The issue comes about primarily because different power meters measure the forces at different points along the drivetrain, somewhere along the transmission from the pedals to the rear tyre. The dividing line is whether the measurement is done upstream or downstream of the spindle or bottom bracket connecting the left and ride side crank arms. Upstream means measurement of the forces applied to each crank arm, or to each pedal (or even cleats or shoes), and downstream means measurement of the forces applied to the crank spider, or chainrings, chain, rear cogs, rear hub, wheel or tyre.

You see, the downstream measurement locations cannot distinguish from which crank arm the force is being applied, whereas measurement done upstream on each crank arm or at each pedal can make that distinction (but they must measure both sides independently to do that). Downstream measurement of power balance is therefore split based on a crank's rotational location whereas upstream measurement of power balance is based on which side of the bike the forces have been applied.

1. Downstream power balance
This version of power balance is calculated from the power applied during the time when one or the other crankarm is forward of the bottom bracket, irrespective of which leg or crank arm is applying the forces. In other words, the left side power balance is the net contribution to power from both legs while the left hand side crank arm is forward of the bottom bracket, expressed as a percentage of the total power. Right side power balance of course must then be the same for when the right crank arm is forward of the bottom bracket.

This is the power balance values the Quarq and Power2Max reports, and also what the Computrainer, Wattbike and SRM systems report via their own data systems.

2. Upstream power balance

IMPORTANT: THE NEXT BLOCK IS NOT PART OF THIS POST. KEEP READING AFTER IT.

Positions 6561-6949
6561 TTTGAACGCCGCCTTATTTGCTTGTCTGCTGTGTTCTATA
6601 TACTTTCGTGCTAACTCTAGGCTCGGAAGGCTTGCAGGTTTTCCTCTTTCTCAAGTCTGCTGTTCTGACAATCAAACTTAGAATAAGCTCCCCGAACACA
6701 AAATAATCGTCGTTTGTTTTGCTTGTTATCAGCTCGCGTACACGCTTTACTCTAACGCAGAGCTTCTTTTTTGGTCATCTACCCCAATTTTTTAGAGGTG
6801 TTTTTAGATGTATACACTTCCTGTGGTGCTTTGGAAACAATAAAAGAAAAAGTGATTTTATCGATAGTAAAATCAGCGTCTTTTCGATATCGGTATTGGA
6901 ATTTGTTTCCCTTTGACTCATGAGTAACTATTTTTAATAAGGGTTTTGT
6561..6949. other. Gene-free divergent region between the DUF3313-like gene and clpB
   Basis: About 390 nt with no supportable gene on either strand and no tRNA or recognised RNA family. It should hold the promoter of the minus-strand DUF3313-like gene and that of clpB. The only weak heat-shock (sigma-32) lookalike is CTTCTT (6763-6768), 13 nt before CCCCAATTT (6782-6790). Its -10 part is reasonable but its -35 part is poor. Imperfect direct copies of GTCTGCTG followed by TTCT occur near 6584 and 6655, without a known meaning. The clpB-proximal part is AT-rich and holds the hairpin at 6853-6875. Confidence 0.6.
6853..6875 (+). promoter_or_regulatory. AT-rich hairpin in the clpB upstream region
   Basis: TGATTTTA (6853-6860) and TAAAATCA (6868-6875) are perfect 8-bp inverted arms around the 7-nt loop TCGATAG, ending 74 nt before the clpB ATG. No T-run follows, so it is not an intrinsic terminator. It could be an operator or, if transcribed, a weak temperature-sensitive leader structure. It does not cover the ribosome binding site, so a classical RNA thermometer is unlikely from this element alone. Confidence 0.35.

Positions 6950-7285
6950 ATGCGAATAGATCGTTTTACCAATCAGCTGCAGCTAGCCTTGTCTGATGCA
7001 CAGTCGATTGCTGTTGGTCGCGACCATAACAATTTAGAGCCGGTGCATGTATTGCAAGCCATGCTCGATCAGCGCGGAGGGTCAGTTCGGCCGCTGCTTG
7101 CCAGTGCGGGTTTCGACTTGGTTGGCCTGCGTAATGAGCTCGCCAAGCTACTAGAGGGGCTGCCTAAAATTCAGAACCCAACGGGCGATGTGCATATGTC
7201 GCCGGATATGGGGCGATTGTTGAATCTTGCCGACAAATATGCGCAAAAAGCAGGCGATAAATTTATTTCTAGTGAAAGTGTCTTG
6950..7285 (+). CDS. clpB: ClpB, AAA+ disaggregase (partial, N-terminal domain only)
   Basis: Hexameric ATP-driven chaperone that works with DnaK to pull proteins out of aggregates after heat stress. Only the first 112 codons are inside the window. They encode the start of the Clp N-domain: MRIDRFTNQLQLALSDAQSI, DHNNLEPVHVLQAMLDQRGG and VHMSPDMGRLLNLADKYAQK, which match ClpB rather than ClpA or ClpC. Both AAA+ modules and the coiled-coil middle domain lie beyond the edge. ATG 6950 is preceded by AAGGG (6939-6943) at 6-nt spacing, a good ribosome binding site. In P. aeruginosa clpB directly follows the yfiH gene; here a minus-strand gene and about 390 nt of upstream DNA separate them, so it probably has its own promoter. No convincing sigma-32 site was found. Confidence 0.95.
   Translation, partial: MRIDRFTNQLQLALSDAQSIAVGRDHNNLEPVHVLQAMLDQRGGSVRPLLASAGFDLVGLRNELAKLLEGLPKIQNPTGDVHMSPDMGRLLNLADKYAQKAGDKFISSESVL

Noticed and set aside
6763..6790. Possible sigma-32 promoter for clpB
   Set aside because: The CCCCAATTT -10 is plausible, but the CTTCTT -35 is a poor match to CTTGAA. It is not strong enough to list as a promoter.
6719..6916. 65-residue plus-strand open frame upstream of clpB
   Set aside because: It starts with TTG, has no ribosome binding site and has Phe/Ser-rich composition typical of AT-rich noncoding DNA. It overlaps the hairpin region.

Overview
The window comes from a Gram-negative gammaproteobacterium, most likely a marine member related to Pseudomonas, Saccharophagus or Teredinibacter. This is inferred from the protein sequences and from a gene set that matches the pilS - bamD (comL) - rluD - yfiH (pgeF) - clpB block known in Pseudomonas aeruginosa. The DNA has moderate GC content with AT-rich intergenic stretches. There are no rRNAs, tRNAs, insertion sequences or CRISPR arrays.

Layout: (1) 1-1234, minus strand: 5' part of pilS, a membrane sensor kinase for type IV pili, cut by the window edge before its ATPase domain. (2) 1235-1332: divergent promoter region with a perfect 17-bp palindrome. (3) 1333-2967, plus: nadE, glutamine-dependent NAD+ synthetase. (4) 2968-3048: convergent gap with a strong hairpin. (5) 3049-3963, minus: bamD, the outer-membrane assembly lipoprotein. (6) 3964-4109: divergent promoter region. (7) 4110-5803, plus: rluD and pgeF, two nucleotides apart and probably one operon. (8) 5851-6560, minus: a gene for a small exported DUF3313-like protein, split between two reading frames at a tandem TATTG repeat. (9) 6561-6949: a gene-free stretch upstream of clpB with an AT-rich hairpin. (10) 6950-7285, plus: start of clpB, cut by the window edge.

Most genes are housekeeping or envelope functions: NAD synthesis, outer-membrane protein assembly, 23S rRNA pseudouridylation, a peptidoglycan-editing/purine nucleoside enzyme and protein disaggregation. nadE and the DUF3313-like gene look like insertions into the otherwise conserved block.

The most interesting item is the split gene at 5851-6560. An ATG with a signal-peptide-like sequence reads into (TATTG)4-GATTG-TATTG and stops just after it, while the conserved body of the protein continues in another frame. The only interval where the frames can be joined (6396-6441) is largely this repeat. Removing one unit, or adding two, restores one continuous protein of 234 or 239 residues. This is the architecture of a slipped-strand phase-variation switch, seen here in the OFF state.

This version of power balance is calculated from the power applied to either crank arm for the entire pedal stroke. This version of left side power balance is then the net power applied by the left leg only to the left crank arm for the entire pedal stroke. And of course the same applies to the right side.

This is what Garmin Vector, MEP, Axis Cranks etc report.

1. and 2. are not therefore, measuring the same thing, and nor is one necessarily better than the other in its current simplistic guise.

As an excellent demonstration of the differences, Ray on his DC Rainmaker blog did a test showing the live power balance numbers reported from a Quarq (a downstream device) and the Garmin Vectors (an upstream device). Here's a link to the youtube video:

http://www.youtube.com/watch?v=k0i_jV9ygLI

It's quite obvious how much difference exists between these two versions of power balance. That also assumes of course that each was accurately reporting their version of left and right side data. I'll get to that later.

There is a little more to understand with these data, for instance because the cranks are a connected system, then what happens on one side is affected by what's going on with the other. So while we may see net torque and power reported from each each side (be it the upstream of downstream version of power balance), it is still masking what's actually going on. As yet, data streams with sufficient frequency are not available via ANT+ since it's constrained by transmission of data packets at 4Hz. To do that requires alternative means, which is what SRM's torque analysis, Wattbike and some other solutions provide.